No More Sippy-Cup Full of Booze on the Beach Hike

I was speaking with someone new to recovery the other day. Per usual, I was telling her that being out in nature and getting physical exercise was a great way to stay sober. I went on to say that hiking or kayaking or even going for a long stroll on the beach was an excellent way to ensure that you would not be using alcohol or other drugs. I barely took a breath before I expounded on the benefits of fresh air and comradery.

She waited for a pause in the monologue and said, “You know, I don’t think that’s going to work for me. I drank while I was exercising for years.”

Exercise as a Trigger?

I am ashamed to say, with all my bravado, I did not have a good response. I think I said, “Oh my.” I was flummoxed when she listed the things she did while in her cups. She said, “Cross country skiing, hiking, biking – I carried a sippy-cup or a thermos. There are drink holders on bikes and pocket flasks to keep you warm while snowshoeing and there is nothing like pausing at the top of a hill for a rest and the reward of a slug of wine. I kept it in my backpack.”

I’ve been thinking of this conversation ever since. And what I should have said.

First of all, in recovery we are developing those practices that improve quality of life. You may say a belt of booze at the top or a mountain is refreshing, but what about the trip back down? And a “warming” guzzle of brandy in the middle of the winter woods, is actually dangerous. Let’s be practical. If getting on your bike gives you a yen for iced wine in your water bottle, shake things up.

Change it Up!

If I had been thinking more clearly, I would have given the following advice. Because moving your body and filling your hands with something like ski poles, is still the best way I know to sideline the cravings early in recovery.

  • Find some sober friends – This may be a time when you need to make new friends. I have found that sober people do not understand the need to anesthetize when gazing at vistas.
  • Develop new interests – If skiing was the place you always had a few red wines at lunch, try ice-skating. And hot chocolate.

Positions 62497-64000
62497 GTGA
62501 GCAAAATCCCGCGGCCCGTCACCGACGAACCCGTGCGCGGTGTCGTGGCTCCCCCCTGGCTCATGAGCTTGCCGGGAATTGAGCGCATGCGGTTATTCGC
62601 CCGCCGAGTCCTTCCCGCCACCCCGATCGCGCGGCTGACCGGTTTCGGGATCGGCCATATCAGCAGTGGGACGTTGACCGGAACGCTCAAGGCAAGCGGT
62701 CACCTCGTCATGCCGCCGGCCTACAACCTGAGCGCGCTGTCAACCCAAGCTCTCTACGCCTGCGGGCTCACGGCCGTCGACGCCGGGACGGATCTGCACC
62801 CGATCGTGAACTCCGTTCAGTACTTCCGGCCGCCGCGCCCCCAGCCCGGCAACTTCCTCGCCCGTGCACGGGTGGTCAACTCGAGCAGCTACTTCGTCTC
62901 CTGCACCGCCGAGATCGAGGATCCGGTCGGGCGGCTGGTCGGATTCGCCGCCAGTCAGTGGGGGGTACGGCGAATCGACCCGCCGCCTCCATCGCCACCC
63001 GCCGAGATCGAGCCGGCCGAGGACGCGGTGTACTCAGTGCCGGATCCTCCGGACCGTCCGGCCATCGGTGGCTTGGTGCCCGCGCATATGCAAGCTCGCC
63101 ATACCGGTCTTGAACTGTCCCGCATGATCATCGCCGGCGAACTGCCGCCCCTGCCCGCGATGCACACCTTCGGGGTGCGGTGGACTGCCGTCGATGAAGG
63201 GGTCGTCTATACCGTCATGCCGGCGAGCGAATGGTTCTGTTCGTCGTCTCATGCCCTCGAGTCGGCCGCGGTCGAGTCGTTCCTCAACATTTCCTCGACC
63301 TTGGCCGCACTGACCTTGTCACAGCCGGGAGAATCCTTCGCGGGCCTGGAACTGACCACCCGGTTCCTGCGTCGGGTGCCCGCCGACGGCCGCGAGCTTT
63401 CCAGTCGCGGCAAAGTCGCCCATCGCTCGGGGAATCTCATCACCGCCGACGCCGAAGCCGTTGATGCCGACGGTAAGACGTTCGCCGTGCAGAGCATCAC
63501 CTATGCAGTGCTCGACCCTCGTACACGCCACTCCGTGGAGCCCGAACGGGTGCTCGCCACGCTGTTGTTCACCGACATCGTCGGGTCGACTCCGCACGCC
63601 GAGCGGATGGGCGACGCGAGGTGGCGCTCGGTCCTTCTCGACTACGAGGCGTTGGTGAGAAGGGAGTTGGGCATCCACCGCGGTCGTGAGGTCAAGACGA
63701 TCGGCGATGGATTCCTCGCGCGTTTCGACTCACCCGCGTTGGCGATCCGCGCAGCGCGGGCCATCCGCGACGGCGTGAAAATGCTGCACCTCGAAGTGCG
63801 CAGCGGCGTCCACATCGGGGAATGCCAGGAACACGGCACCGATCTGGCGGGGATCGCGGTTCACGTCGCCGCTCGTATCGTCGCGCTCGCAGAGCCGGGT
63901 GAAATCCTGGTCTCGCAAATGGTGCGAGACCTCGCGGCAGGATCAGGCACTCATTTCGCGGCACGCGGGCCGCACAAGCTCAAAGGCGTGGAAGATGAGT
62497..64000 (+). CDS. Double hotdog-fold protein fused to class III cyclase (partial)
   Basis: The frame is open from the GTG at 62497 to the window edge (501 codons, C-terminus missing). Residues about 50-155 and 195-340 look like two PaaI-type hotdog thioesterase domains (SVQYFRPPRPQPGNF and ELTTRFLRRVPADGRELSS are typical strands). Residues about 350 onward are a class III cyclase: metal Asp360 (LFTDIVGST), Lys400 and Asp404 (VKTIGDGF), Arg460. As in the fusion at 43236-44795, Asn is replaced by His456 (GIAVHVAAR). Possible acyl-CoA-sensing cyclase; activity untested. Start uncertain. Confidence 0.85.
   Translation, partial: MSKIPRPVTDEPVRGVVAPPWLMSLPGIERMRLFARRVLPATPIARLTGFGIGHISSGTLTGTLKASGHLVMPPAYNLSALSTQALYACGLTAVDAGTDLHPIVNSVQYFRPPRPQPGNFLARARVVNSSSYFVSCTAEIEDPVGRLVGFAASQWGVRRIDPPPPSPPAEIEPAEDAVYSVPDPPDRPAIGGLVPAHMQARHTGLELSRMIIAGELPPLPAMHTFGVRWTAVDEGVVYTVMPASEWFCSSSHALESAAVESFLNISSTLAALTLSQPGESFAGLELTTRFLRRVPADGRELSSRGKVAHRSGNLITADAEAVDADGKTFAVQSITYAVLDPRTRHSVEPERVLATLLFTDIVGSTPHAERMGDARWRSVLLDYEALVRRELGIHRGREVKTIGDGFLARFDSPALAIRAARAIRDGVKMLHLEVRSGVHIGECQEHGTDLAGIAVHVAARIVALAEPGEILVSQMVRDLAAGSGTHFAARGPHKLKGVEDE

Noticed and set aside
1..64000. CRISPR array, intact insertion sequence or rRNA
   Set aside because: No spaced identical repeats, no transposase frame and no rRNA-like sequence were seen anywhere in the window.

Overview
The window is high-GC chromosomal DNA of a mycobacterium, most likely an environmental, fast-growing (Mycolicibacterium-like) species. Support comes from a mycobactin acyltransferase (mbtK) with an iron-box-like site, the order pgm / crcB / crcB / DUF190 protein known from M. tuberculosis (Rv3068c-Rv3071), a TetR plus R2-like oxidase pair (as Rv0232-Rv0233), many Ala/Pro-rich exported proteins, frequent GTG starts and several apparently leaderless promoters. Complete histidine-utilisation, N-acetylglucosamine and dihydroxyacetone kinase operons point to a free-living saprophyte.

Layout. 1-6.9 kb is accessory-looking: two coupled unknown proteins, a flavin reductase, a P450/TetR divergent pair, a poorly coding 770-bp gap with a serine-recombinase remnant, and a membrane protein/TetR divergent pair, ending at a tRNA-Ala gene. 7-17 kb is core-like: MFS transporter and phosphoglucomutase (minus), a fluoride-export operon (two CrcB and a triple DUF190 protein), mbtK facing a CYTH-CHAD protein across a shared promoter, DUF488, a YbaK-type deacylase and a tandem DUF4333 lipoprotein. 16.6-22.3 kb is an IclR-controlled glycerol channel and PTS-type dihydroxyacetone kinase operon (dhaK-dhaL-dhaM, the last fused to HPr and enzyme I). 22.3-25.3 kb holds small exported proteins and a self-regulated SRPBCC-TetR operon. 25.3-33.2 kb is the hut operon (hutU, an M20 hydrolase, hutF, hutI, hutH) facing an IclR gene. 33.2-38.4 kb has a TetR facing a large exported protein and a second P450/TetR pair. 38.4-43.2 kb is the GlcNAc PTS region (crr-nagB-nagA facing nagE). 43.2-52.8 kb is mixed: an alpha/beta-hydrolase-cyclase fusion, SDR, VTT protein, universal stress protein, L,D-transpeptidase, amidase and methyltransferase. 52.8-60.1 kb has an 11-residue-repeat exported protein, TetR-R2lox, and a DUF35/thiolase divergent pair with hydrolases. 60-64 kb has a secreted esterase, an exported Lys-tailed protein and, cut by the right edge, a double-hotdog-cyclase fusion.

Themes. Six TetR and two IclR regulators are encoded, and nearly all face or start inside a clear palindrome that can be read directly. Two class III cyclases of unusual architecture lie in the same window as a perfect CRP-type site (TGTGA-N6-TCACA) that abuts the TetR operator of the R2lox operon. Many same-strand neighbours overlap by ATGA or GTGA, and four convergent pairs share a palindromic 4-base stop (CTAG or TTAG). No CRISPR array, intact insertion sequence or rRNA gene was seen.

• Get on the bike with a bottle of water – The little metal holder on the frame is actually for water. Not a rum and coke. Force yourself to start on the ride with water in your sippy-cup. For the duration of the ride you will not have an opportunity to drink.
  • Which reminds me: stop calling it a sippy-cup – You are not a toddler. Stop acting like one.
  • Start being the designated photographer – I have found that filling one’s hands with a camera or a racket or canoe paddles keeps one’s hands busy. Busy hands are sober hands. In the photo above, not only am I navigating a slippery dock in 3 inch flip-flops, but I am waiting for the perfect, breaking wave…
  • Up your game – If you are able to drink a split of champers and hike back along the trail, you need to increase the difficulty. No one who is a real hiker or mountain climber would even think of drinking (or smoking or using) while on the trail.


Worth waiting for… Lake Michigan, a dock, my hands full of camera phone…

Thinking on My Feet…

It’s like those arguments where later you think, “Damn, I should have reminded him about the time he left me to clean up the trash the raccoons had spread all over the neighborhood…” I really do wish I had been better at thinking on my feet. The good news is that I write a blog. I always get the last word and I will print this and hand it to little Miss Sippy. She means well, and this was no argument. She was asking for advice…


Today I’m not drinking because I have a water bottle, not a “sippy-cup”…

How come you’re not drinking?